Newsweek ranks Israel’s Sheba Medical Center among top 10 hospitals worldwide
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Newsweek ranks Israel’s Sheba Medical Center among top 10 hospitals worldwide

Ramat Gan hospital placed number 10 for being ‘a leader in medical science and biotechnical innovation’; it serves over a million patients per year

Palestinian baby Musa after receiving a heart transplant at Tel Aviv's Sheba Medical Center. (Courtesy: Safra Children's Hospital at Sheba Medical Center)
Palestinian baby Musa after receiving a heart transplant at Tel Aviv's Sheba Medical Center. (Courtesy: Safra Children's Hospital at Sheba Medical Center)

Israel’s Sheba Medical Center at Tel Hashomer in Ramat Gan has been listed by Newsweek as one of the world’s top 10 hospitals, and called “a leader in medical science and biotechnical innovation, both in the Middle East and worldwide.”

Affiliated with Tel Aviv University, the Israeli hospital “includes centers for nearly all medical divisions and specialties, and serves over 1 million patients per year. More than 25 percent of all Israeli medical clinical research takes place at its state-of-the-art facilities, and as a hospital it works with nearly every Israeli medical institute to educate students and advance the future of the medical profession.”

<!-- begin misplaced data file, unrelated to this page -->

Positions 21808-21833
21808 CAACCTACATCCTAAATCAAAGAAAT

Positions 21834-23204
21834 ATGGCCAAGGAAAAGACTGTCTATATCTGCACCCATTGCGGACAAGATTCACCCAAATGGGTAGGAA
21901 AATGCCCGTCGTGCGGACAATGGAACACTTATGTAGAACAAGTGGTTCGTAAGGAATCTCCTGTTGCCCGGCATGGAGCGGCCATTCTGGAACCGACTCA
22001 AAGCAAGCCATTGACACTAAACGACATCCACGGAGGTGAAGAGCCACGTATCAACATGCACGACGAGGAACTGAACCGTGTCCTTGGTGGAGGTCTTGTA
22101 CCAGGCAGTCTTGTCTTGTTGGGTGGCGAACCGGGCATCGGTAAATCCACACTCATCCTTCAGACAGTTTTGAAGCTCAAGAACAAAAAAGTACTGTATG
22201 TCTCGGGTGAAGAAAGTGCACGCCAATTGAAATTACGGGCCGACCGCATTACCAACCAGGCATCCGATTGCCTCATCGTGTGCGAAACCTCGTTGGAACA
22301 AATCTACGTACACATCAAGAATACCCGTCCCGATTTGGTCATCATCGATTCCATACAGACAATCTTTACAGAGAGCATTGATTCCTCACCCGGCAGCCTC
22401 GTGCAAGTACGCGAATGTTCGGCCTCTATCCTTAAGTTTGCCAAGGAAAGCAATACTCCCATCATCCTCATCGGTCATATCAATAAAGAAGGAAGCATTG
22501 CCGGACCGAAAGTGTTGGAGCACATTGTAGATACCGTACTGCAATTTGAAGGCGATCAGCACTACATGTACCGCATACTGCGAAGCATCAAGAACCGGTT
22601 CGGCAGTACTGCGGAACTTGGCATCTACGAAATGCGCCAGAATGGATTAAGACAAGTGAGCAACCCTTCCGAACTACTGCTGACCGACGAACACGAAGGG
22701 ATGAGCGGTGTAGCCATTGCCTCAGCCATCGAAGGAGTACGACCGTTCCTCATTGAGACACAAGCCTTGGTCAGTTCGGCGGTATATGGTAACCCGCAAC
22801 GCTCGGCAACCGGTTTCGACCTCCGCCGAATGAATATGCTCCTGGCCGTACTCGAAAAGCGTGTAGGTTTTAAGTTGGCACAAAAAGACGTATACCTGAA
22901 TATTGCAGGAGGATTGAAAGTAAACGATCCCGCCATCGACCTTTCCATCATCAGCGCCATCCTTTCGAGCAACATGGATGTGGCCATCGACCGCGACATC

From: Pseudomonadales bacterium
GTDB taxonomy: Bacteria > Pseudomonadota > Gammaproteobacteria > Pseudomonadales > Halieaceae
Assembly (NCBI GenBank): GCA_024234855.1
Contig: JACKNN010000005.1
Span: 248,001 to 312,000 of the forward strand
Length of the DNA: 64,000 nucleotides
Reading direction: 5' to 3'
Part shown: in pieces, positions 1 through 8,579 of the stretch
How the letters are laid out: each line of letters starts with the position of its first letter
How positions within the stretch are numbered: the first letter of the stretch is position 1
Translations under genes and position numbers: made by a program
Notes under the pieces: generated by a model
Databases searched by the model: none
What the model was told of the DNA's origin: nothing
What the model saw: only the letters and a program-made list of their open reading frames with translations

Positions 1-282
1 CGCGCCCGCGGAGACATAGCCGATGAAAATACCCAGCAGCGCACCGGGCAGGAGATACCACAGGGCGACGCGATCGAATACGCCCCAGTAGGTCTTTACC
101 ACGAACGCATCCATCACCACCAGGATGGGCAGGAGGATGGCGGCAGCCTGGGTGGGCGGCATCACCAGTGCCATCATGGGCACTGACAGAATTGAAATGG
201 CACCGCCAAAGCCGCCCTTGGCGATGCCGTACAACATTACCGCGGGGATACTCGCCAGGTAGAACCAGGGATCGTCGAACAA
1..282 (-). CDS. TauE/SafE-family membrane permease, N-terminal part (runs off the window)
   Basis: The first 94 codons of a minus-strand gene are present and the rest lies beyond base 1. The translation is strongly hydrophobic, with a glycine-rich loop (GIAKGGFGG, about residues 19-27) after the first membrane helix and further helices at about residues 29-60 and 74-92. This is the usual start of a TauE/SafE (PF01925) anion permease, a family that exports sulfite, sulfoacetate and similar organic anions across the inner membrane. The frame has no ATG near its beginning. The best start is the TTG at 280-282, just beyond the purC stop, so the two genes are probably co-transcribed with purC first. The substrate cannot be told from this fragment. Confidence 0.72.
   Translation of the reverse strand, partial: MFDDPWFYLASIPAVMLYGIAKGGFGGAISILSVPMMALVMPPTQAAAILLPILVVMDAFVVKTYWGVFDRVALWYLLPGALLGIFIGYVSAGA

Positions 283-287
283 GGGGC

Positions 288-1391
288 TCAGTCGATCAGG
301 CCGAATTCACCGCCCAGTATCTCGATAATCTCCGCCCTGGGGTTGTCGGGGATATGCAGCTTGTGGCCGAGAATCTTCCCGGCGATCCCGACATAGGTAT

Sheba Medical Center was number 10 in the ranking. Top of the list was the Rochester, Minnesota Mayo Clinic – “with its nonprofit’s peerless educational arm” setting the hospital apart from others, “providing vital innovation for the entire medical community.”

Newsweek worked with Statista Inc., a market research and consumer data company, to develop the ranking of the world’s best hospitals.

“The hospitals on this list are at the forefront of adapting to these new challenges while providing top-notch patient care,” Newsweek said in an article published Wednesday.

Cleveland Clinic, with hospitals in the US, Canada and the United Arab Emirates, ranked second, followed by Singapore General Hospital; Baltimore-based Johns Hopkins Hospital ranked fourth; Berlin’s Charite’ research based university hospital, fifth. Boston’s Massachusetts General Hospital, Canada’s Toronto General Hospital, Japan’s University of Tokyo Hospital and Switzerland’s Lausanne University Hospital were ranked sixth to ninth, respectively.

Earlier this week the Israeli hospital said it would collaborate with Switzerland’s Lonza Group to develop gene therapies for leukemia and lymphoma in a faster and cheaper way. In January, Japanese telecom manufacturer OKI Electric Industry Ltd and the innovation arm of Israel’s Sheba Medical Center said they set up a joint research project that will focus on the prevention of dementia in aging citizens.

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